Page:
It Comes at Night is a master class in dread, but with more mood than meaning
Trust me, Trey Edward Shults is a name you’re going to want to remember. Still in his 20s, the Houston-born writer-director served up a ferociously tense debut in 2016 with the low-budget psychological thriller Krisha. It was the kind of creepy, white-knuckle workout that manages to wring a lot out of a little. Now, with his follow-up, It Comes at Night, Shults has conjured another master class in anxiety, claustrophobia, and dread. He’s a natural-born filmmaker.
Set in the aftermath of some unexplained plague, the movie closes in tight on a family of survivors barricaded in a cabin deep in the woods. Joel Edgerton plays the bearded, paranoid father, Selma’s Carmen Ejogo is the resilient, resourceful mother, and The Birth of a Nation’s Kelvin Harrison Jr. is their 17-year-old son. Together they try to keep out what’s left of the infected world beyond their doors. Of course, that’s easier said than done, as someone shows up in the middle of the night determined to get in.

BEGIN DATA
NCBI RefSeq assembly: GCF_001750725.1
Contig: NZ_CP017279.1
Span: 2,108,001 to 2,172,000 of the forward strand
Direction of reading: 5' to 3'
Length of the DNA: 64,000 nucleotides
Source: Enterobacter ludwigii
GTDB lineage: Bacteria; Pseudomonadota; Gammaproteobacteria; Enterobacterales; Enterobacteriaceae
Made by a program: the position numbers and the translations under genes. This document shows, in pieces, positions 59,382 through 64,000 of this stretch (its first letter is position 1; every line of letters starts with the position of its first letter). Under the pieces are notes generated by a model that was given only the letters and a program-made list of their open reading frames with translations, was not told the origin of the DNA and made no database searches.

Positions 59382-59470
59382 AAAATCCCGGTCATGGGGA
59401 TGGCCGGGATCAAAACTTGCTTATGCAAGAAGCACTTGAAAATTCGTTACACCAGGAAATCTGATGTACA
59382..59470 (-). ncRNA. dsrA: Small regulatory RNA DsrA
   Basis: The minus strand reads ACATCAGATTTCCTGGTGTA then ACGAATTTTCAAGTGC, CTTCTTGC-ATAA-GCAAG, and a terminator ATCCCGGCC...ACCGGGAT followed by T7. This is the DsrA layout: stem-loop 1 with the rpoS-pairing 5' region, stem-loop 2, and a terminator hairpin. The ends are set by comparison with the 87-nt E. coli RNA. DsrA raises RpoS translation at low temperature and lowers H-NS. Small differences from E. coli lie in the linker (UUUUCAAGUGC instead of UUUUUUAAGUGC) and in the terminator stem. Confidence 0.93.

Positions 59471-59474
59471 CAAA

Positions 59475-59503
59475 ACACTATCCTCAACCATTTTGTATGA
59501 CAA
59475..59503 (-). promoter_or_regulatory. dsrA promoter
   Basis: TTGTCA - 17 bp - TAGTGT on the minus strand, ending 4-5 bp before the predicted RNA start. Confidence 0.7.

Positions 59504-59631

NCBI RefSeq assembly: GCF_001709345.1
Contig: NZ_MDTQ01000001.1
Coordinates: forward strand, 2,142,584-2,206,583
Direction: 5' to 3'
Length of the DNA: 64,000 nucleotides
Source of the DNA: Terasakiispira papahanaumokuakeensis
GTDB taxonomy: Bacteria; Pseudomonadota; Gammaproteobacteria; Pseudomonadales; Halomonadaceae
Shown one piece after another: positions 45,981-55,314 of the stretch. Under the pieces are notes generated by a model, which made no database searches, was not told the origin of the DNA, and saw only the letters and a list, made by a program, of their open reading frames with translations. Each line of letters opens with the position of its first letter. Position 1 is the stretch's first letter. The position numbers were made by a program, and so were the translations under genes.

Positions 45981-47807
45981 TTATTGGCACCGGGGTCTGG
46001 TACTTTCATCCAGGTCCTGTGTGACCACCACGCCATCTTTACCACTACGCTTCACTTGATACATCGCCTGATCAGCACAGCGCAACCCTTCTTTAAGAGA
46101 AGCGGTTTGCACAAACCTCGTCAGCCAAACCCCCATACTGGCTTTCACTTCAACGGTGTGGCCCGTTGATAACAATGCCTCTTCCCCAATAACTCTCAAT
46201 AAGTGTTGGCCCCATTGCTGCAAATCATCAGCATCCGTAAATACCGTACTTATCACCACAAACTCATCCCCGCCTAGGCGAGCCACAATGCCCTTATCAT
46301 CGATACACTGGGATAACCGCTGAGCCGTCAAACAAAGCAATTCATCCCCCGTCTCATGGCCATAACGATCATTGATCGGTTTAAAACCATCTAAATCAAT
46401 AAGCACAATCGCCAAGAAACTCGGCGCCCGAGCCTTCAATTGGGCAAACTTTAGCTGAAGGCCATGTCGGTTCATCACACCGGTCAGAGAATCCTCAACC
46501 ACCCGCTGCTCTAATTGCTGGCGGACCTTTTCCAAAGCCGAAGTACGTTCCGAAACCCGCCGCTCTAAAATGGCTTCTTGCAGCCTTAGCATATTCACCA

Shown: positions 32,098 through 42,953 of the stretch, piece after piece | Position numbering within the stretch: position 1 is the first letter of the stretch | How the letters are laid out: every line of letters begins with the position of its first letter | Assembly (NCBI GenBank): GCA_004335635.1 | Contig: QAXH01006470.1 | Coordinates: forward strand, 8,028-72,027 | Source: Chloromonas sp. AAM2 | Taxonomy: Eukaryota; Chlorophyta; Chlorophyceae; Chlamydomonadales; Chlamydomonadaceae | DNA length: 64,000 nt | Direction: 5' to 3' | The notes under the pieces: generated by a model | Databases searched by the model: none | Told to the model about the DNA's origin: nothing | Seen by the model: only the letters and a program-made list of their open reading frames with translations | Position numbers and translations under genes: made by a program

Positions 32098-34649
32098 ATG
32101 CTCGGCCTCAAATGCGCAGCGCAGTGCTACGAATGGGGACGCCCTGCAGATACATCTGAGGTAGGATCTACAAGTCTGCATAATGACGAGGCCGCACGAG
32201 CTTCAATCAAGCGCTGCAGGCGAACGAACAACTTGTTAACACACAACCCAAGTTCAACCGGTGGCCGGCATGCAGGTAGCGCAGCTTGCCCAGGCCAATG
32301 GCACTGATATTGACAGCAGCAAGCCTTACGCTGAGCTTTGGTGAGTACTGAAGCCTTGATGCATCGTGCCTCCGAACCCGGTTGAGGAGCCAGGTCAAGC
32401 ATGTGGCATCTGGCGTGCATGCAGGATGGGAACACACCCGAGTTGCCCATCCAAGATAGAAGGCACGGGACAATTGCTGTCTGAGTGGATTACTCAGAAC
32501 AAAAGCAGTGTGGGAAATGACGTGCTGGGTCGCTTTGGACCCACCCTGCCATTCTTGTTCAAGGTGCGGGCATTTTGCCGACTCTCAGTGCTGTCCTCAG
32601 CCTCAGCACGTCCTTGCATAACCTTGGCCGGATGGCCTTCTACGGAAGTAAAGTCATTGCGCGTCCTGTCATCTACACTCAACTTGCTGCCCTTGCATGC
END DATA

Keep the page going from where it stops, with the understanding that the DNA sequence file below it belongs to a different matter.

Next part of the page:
Who is he? Can he be trusted? Is he sick? If this all sounds familiar, that’s because It Comes at Night is essentially a zombie movie minus the zombies. But Shults is more interested in the nightmares of the living than the horrors of the living dead. Unfortunately, his goal is more focused on building mood than delivering meaning. I kept wanting Shults’ film to add up to a little more in the end. Still, his chops behind the camera are undeniable. I can’t wait to see what he does next. B